Words by Sean Moeller, Illustration by Johnnie Cluney, Recording engineered by Mike Gentry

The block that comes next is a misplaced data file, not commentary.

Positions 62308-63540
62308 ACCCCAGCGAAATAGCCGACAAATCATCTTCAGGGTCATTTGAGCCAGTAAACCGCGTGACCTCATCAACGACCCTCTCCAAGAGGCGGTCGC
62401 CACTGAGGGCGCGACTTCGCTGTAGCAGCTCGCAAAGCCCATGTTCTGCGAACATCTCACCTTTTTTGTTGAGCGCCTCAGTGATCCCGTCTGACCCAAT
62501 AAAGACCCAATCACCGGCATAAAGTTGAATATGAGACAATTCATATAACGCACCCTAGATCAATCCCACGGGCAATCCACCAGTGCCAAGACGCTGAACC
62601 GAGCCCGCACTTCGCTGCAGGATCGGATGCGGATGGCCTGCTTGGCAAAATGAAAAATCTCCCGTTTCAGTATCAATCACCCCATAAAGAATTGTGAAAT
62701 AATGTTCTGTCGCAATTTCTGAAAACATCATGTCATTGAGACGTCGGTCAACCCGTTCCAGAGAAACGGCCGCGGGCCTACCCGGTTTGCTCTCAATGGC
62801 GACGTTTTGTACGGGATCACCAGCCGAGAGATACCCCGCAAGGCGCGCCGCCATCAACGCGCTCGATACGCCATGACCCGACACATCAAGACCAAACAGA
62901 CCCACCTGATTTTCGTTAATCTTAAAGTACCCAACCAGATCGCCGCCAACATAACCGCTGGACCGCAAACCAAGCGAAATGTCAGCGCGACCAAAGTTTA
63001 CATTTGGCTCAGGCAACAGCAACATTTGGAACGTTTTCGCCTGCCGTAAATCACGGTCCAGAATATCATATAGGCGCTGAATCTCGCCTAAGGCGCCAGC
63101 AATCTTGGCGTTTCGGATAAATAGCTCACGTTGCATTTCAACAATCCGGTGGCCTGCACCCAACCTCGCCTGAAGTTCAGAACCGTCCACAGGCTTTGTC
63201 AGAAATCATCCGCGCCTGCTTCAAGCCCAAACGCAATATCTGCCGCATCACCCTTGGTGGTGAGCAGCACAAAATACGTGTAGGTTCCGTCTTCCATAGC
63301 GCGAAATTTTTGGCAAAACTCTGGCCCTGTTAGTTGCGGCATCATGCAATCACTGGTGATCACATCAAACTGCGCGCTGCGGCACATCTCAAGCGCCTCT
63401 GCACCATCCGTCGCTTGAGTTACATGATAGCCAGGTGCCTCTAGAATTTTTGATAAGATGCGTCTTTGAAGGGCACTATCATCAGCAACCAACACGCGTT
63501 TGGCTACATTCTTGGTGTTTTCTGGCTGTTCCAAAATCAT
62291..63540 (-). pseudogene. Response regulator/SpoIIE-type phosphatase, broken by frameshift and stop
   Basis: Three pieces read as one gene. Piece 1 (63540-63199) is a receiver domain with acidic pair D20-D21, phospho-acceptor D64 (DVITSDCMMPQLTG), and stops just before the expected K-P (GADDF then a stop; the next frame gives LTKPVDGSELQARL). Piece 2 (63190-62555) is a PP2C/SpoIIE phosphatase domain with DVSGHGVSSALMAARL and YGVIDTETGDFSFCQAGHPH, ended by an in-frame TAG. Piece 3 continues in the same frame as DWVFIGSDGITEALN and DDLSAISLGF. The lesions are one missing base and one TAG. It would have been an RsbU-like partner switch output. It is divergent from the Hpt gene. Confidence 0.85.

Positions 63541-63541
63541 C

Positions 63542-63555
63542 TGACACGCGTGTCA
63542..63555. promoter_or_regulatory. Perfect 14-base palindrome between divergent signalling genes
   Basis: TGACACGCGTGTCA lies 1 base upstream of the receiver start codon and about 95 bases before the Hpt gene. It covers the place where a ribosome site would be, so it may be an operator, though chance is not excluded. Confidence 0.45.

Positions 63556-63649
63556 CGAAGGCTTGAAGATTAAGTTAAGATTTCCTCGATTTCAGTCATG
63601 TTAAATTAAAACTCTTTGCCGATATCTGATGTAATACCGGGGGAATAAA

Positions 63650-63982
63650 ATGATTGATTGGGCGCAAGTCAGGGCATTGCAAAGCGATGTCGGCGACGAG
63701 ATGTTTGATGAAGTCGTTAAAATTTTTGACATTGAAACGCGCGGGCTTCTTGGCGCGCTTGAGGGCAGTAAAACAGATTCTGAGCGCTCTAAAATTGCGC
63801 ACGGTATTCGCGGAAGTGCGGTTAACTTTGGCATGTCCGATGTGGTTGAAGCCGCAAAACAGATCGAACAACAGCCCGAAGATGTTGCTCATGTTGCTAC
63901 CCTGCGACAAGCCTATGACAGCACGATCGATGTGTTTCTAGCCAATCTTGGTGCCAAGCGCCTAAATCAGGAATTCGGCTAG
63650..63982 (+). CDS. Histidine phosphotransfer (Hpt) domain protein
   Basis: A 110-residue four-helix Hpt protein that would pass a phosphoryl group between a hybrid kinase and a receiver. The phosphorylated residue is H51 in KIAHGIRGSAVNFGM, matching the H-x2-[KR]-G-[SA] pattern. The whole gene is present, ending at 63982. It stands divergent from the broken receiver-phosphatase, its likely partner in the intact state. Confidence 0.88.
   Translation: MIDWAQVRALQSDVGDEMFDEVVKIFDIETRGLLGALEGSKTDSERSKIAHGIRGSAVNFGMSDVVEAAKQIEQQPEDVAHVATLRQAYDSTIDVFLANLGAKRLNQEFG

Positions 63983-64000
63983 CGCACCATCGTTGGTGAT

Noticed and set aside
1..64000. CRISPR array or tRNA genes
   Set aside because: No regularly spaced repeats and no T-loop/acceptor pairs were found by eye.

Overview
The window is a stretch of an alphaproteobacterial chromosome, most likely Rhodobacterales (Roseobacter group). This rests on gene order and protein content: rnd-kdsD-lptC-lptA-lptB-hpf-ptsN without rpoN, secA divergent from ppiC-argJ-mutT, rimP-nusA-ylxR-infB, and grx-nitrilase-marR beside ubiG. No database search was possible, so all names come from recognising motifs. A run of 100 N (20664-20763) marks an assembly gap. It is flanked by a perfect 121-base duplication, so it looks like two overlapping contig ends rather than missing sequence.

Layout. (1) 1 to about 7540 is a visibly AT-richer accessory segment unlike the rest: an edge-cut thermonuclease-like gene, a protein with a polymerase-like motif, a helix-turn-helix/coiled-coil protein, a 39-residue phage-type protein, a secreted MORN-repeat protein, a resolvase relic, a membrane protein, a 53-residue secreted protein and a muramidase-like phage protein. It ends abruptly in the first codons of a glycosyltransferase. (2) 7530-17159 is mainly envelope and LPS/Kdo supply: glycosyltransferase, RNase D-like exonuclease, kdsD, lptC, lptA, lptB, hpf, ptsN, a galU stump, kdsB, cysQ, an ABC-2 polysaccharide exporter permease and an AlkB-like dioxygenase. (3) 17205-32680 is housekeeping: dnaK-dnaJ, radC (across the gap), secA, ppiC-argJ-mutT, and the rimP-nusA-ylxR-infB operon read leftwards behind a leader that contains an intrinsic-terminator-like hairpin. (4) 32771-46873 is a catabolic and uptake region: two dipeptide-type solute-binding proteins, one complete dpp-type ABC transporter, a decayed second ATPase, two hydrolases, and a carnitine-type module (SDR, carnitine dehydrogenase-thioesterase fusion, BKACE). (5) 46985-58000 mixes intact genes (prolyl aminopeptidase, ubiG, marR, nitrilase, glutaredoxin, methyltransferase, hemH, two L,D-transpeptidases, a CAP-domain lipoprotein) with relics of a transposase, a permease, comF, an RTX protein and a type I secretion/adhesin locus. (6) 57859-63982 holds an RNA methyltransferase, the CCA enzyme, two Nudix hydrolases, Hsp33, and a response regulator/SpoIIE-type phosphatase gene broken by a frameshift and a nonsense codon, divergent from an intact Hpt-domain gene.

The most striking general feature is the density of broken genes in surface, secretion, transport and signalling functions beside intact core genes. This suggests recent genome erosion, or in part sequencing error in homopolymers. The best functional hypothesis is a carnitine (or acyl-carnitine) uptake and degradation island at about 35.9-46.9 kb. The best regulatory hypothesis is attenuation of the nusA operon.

There is a sound, prominent at the beginning of Larkin Grimm's song "Mina Minou," and present throughout that makes us think of a burly man's tree saw, slicing through the trunk of a great and noble tree, something that's stood for the greater part of a century, only to be felled to make another new house that no one wants to buy. It sounds like the ripping of bark, and in its terrifying voice of friction, we hear the death of a living thing. The tree is crying, like a lobster boiling the bubbling waters at dinnertime. It's accompanied by some meowing by Grimm and her gang of quirky gypsies, but it's that terrifying sound of the saw that helps make everything else in the song terrifying as well. The whole song is spooky, hitting us over there in our willies quadrant, where we hear these folks not for the kind and sweet musicians they are, but for spirits practicing witchcraft and the sort -- those brewing up spells and potions, trying to determine if they can make black magic something more than just a pastime, maybe a profession. They are raising the flames, coaxing them on, taunting the burning logs to produce more and to make them hotter, make them peck against our tender, tender skin, leaving marks. The song feels bi-polar, as do most of Grimm's creations. The Memphis, Tennessee-born songwriter is every bit the artist that you'll feel as if you never fully get. She gets us singing the lines, "Your body is gone/Almost gone/But your brain lives on/Your body is gone, but your brain lives on/We'll bury you in the morn.," over and over, and we're feeling like we're having our heads split open. We feel like we're going a bit made. We're hearing those trees wailing, those lobsters screaming bloody murder and then there are the cats that are roaming around everywhere in the room.